In Features, Home, Perspective

Standout tracks: ‘Ryd’,  ‘Some’ and ‘C U Girl’

If you like: Frank Ocean, (early) D’Angelo, Pharrell Williams and The Internet

At just the tender age of 18 with a production credit list already boasting the likes of Isaiah Rashad, The Internet (of course), RnB duo Big Sean and Jhené Aiko (TWENTY88), GoldLink, J. Cole and Kendrick Lamar, big tings are expected of Steve Lacy. We repeat this guy is still a teenager. Now 18 and out of high school, Lacy looks set to ride his talent all the way to the top. A young kid with an old soul making timeless-sounding music on a device that’s built to last 12 months (his iPhone)—that’s natural talent right there.

Lacy first caught our attention on ‘C U Girl’ in January 2016, admittedly his Soundcloud had been buzzing for a year or so beforehand but this track is particularly meaningful. 2 minutes and 10 seconds in length, Lacy bemoans young love finding support from a simple kick drum bassline, this hypnotic love ballad chronicles his dilemma of wanting to see an old flame before hitting the road to go on tour. This was a sign of things to come as he would go on to join The Internet and play a pivotal role in the band’s first commercial success by co-producing their most clinical project to date ‘Ego Death’.

Like a neo-RnB Wu-Tang Clan, each member of the group has now released solo material which may feature on a collective tour. Following projects by Syd and Matt Martians, “Steve Lacy’s Demo” was released 24 February 2017. The most obvious comparison is Frank Ocean, with both crooners hailing from California and with foundations in the enigmatic alternative hip hop collective Odd Future, you can see why.

On his first solo project, Lacy chops up live drums into loops that mirror an authentic hip hop sound. The guitar riffs are special and immaculate, but too brief at times with no track exceeding 3 minutes in length. With lead and bass interposing one other, Lacy’s vocals are often perfectly timed. The funky arrangements of each track are highly impressive when you consider the fact that much of the production was put together on Apple’s Garageband software. This work is nu wave R&B meets funk with a jazzy pop undertone, extremely refreshing and promising.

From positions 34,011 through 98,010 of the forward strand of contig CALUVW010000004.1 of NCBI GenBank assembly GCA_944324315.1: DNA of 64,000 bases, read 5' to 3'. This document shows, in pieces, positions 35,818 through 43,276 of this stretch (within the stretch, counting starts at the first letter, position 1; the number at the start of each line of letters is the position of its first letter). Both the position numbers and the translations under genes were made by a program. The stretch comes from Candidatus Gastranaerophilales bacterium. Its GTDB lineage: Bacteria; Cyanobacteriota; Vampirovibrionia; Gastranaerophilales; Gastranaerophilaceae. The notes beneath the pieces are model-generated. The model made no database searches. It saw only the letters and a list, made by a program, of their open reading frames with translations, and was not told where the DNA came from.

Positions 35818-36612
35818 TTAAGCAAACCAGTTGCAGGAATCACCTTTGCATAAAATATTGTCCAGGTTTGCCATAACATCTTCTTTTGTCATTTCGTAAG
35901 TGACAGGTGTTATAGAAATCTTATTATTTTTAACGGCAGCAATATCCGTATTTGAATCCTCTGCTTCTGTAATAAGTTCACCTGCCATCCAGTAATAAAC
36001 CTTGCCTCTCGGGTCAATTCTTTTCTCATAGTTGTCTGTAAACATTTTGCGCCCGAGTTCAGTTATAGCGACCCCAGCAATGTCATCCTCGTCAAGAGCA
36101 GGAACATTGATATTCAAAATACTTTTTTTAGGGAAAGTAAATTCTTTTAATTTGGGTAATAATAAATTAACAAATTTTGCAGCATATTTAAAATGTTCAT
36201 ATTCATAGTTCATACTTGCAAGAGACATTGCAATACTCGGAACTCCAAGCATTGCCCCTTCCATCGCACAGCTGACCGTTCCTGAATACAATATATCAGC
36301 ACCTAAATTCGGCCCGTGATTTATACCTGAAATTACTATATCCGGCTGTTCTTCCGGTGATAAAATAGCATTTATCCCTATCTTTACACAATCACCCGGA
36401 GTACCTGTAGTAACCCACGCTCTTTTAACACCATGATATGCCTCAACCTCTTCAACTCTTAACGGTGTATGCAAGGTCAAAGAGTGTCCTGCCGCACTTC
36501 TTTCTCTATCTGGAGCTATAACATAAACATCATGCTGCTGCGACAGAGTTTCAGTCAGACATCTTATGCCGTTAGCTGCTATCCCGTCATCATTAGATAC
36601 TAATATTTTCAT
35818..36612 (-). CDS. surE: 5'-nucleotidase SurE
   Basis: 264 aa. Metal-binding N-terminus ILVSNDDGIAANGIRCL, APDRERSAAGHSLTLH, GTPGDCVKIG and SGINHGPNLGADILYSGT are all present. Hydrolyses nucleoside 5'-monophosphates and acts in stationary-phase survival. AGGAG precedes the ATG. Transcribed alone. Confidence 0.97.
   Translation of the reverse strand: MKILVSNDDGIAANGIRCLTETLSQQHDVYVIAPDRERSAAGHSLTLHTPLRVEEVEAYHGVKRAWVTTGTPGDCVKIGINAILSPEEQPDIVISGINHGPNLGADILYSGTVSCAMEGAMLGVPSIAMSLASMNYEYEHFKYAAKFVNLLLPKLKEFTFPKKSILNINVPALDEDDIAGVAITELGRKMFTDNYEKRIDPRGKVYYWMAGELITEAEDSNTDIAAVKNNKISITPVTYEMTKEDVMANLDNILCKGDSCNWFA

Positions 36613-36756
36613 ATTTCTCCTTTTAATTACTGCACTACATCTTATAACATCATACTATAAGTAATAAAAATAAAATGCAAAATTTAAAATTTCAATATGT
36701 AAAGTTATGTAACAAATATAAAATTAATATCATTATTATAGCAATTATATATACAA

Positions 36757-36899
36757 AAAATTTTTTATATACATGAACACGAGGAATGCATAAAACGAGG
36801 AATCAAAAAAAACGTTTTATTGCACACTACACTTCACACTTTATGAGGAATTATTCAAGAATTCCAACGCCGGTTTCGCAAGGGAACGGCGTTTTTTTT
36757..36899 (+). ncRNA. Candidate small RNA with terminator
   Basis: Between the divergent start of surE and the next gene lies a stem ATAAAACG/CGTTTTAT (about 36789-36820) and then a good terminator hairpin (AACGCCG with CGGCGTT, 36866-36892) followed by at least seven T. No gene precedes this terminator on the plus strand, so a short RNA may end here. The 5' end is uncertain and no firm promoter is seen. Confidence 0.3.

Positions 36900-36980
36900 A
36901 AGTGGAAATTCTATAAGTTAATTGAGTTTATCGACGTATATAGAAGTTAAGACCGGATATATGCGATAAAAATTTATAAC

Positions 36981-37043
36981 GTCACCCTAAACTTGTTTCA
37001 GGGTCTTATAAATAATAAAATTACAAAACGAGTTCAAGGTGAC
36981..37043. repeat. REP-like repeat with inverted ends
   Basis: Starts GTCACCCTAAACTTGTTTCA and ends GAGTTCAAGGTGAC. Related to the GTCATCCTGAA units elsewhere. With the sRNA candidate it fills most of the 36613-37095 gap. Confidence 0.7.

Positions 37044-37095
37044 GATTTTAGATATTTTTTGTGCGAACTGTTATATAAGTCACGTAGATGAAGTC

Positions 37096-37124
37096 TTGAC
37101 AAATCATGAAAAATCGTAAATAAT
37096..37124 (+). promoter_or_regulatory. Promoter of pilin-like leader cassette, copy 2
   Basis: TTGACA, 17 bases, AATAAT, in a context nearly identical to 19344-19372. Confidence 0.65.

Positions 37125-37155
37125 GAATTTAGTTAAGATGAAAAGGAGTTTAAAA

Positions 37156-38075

For us, a particular highlight is “Ryd,” with a catalogue of sexual innuendos using his car as his vehicle in more than one, Lacy seeks to seduce his gyali, “speeding down the backstreet,” Lacy serenades under falsetto harmonies, “I’m tryna get you in my backseat.” The use of his guitar on this track is impeccable with the beat lending itself to warm summer’s evening drive (you’ll need a drop top, or just put all of your windows down and ask her to close her eyes). This track bangs, go and listen. Also, check out our playlist section for all Steve Lacy produced tracks.

We are expecting big things from Lacy in the coming months, definitely an artist to watch out for.


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